World Rainforest Movement

‘La Fumee du Metal’: The health impacts of contact *

The 21,000 Yanomami who live in some 360 widely scattered settlements in the forested mountains and hills between Venezuela and Brazil were largely uncontacted by westerners until the middle of the 20th century. In their myths, the Yanomami recall a far distant time when they lived alongside a big river, ‘before we were chased up into the highlands’ but by the time their existence is first recorded, in the mid-18th century, they were already well established in the Parima hills between the Rio Branco and the Upper Orinoco.

Contact with the outside world has been driven by a number of different forces. Once the Yanomami discovered the value of metal goods, probably towards the end of the 19th century, they began to trade with (and raid) neighbouring indigenous groups to acquire machetes and axes, cloth and cooking pots. Metal tools reduced the labour of cutting down trees for construction and farming by about 10 times and made many other tasks much easier. Their agriculture intensified, their numbers increased and they began to move out from the highlands, north, south, east and west, pushed by their own expanding numbers and drawn downriver by opportunities for trade. At the same time, explorers, anthropologists and frontier commissions marched to the headwaters of these rivers to make these areas known to ‘science’ and mark the boundaries of expanding nation states. The Yanomami gained a reputation for fiercely defending themselves against intruders but this did not dissuade the adventurers. In the 1920s, British explorer Hamilton-Rice cradled a Thomson sub-machine gun in his arms, while being paddled to the headwaters of the Uraricoera and back.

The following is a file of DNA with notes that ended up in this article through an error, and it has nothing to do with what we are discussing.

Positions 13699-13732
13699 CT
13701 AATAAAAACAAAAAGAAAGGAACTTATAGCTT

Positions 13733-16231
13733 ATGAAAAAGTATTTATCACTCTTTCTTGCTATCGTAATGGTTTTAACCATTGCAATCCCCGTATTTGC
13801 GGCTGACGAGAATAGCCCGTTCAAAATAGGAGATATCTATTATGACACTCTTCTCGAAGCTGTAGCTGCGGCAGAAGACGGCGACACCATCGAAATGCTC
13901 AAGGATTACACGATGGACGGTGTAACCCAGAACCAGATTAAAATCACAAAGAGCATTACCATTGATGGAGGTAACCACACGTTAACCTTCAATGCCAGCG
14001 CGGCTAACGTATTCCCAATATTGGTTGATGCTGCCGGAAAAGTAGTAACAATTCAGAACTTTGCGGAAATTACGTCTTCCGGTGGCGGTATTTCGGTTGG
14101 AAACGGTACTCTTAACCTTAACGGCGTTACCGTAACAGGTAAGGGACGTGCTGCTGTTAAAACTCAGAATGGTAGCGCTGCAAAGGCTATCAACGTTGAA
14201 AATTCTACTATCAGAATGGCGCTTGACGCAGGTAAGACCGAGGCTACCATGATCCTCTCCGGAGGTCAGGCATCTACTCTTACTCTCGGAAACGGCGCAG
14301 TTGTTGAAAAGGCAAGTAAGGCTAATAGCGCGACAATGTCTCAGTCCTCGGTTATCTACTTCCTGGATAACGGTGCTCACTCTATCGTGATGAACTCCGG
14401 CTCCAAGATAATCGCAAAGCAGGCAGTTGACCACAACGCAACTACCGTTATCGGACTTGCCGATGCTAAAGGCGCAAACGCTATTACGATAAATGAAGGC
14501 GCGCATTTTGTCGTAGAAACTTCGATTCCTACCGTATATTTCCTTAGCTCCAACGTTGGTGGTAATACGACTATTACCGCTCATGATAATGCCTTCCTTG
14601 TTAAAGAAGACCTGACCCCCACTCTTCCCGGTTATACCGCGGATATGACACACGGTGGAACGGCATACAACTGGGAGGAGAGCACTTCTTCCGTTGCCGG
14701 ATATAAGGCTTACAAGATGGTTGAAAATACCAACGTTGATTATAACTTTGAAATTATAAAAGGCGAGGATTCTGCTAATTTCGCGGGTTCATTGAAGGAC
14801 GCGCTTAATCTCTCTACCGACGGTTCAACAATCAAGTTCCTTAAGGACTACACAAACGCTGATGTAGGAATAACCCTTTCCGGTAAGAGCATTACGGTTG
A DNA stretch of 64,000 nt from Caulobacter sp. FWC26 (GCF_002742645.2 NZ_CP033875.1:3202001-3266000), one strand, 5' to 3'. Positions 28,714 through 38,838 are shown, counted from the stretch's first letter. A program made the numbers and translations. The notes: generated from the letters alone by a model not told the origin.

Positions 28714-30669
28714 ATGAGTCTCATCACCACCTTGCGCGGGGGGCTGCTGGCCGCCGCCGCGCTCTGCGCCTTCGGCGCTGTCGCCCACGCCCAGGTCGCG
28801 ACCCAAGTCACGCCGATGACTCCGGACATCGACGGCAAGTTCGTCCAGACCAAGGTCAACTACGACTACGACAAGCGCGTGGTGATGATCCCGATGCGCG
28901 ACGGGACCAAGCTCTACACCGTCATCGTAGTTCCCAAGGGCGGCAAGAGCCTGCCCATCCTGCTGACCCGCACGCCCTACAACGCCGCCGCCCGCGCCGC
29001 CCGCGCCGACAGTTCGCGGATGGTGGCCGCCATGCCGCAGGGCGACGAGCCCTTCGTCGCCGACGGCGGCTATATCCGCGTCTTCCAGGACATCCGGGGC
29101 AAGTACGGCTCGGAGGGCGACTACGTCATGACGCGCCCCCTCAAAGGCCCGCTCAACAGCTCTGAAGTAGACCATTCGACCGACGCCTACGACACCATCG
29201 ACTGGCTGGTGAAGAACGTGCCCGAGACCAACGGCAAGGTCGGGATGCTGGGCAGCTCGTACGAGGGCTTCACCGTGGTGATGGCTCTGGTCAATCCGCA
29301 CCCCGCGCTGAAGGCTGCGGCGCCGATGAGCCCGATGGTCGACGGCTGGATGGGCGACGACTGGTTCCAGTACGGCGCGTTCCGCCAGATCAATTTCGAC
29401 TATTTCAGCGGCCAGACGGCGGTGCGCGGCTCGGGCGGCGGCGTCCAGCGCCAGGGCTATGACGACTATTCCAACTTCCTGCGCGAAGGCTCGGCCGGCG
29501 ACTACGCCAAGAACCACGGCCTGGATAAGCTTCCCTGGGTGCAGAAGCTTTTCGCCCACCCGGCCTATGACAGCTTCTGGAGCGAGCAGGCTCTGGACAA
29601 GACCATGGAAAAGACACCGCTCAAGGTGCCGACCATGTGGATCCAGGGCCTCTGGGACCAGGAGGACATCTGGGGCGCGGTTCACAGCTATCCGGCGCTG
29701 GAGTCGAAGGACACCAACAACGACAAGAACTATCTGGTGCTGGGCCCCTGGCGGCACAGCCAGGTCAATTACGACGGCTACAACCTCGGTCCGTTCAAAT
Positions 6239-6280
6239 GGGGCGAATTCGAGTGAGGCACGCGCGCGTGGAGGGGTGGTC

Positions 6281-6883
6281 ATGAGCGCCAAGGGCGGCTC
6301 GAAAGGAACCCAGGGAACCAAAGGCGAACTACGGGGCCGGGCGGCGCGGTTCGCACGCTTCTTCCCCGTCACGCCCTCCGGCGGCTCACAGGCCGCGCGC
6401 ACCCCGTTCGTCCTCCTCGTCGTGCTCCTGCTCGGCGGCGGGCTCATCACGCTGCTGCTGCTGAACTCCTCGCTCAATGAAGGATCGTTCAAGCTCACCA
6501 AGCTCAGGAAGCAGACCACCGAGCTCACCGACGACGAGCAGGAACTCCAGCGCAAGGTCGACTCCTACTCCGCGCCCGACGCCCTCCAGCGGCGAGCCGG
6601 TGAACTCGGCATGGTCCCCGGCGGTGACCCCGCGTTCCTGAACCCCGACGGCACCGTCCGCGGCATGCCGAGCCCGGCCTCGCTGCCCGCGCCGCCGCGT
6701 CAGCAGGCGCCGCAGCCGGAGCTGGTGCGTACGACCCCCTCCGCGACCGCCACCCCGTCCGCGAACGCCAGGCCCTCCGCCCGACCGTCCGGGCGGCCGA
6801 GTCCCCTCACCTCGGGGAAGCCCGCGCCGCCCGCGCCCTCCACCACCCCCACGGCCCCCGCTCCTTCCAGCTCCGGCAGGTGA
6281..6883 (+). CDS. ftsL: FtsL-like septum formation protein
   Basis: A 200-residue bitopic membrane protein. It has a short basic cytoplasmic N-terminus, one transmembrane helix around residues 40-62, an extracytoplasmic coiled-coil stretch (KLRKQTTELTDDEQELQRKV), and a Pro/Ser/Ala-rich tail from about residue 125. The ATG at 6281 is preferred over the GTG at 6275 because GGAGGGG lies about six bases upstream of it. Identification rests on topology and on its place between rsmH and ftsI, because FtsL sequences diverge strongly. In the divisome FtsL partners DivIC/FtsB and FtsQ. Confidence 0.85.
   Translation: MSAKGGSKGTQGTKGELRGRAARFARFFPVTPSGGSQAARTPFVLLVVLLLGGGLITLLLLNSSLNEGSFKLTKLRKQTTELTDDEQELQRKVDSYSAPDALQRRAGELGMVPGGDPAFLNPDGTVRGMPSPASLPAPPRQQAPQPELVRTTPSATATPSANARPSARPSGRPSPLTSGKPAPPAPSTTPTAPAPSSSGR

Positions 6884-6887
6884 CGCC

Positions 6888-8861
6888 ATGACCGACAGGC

Commencing in the 1950s, Protestant and Catholic priests established remote mission posts to bring knowledge of Christ to the Yanomami. Later, projects of nation-building led to roads being carved through the forests and proposals for the building of large dams. Above all, discoveries of gold and cassiterite led to massive invasions by small-scale placer miners (garimpeiros), driven there by their own poverty and opportunities of wealth.

Of course, like all human groups, the Yanomami were not disease-free in the past. Medical anthropologists presume they have long harboured minor viral infections like Herpes, Epstein-Barr, Cytomegalovirus, and Hepatitis. Tetanus was also prevalent in the soils and some non-venereal treponeme infections were probably endemic. Arboviruses, maintained in animal populations in the forests, were also present. Leishmaniasis, transmitted by sandfly, and yellow fever, which also infects monkeys, are also thought to have been present as the indigenous people show considerable resistance to these diseases. In short, the pre-contact situations were not a medical paradise but what diseases there were, were prevalent at low levels and rarely fatal.